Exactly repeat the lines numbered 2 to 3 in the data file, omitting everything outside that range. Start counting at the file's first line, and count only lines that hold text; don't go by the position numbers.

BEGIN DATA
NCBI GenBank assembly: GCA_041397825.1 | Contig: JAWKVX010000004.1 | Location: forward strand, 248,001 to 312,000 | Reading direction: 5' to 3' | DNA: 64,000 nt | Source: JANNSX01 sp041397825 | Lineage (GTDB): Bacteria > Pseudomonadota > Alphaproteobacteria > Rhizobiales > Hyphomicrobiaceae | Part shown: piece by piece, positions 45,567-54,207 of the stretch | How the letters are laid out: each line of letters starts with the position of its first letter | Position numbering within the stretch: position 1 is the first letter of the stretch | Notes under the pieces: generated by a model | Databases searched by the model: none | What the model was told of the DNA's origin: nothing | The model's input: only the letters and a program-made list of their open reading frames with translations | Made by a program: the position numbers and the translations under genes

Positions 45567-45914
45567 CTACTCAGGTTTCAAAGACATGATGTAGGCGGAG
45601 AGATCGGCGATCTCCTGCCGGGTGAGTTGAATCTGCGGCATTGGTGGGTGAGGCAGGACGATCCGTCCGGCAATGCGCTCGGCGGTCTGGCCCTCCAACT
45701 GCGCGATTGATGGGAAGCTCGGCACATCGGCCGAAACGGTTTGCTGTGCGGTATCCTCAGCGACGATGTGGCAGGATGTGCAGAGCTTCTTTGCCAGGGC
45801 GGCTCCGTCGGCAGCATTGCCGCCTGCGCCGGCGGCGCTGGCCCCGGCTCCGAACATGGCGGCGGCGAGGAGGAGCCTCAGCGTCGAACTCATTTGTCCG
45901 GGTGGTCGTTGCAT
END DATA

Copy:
Positions 45567-45914
45567 CTACTCAGGTTTCAAAGACATGATGTAGGCGGAG